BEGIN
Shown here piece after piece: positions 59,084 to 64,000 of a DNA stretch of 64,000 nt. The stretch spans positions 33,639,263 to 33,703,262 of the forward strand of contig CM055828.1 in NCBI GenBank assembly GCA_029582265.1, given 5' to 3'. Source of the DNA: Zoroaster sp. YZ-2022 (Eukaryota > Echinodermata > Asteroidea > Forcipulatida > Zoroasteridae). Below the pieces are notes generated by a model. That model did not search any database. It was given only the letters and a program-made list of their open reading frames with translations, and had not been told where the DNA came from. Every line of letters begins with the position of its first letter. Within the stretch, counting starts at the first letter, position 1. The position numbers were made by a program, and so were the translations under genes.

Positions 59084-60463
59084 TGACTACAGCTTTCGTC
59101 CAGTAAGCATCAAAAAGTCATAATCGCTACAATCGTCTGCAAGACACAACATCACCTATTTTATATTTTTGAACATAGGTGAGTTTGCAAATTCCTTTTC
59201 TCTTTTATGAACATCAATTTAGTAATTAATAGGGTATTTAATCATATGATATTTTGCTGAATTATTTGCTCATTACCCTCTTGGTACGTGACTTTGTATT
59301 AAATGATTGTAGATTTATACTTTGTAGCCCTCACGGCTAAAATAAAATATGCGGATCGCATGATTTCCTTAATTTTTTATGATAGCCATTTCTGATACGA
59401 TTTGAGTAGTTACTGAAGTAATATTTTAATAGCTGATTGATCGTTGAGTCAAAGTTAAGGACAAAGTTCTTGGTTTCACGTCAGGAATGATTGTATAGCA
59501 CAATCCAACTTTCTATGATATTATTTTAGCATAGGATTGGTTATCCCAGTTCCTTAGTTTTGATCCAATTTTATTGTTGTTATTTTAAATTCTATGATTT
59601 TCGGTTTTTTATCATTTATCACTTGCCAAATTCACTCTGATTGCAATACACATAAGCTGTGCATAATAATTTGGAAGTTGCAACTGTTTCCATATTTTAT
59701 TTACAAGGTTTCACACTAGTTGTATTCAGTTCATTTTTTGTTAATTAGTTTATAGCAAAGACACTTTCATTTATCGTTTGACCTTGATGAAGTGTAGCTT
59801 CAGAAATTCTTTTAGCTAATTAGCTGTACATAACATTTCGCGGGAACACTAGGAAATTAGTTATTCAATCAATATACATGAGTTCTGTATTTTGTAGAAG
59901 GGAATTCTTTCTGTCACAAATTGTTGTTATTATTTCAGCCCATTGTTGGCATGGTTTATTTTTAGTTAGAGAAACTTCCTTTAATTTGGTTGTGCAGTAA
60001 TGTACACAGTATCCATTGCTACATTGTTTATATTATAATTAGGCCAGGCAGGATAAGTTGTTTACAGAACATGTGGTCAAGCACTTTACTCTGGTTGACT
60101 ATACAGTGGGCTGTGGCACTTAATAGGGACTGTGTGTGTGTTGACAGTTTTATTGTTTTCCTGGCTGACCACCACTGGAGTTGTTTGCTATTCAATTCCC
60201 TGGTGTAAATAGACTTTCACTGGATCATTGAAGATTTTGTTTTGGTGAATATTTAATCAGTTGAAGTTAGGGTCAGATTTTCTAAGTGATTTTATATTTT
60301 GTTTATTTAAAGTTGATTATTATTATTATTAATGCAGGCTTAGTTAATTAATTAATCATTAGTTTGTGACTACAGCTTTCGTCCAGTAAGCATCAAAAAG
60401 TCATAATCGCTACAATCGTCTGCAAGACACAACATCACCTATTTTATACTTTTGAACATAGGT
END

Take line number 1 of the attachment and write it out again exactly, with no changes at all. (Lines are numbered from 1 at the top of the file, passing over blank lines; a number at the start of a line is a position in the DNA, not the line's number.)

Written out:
Shown here piece after piece: positions 59,084 to 64,000 of a DNA stretch of 64,000 nt. The stretch spans positions 33,639,263 to 33,703,262 of the forward strand of contig CM055828.1 in NCBI GenBank assembly GCA_029582265.1, given 5' to 3'. Source of the DNA: Zoroaster sp. YZ-2022 (Eukaryota > Echinodermata > Asteroidea > Forcipulatida > Zoroasteridae). Below the pieces are notes generated by a model. That model did not search any database. It was given only the letters and a program-made list of their open reading frames with translations, and had not been told where the DNA came from. Every line of letters begins with the position of its first letter. Within the stretch, counting starts at the first letter, position 1. The position numbers were made by a program, and so were the translations under genes.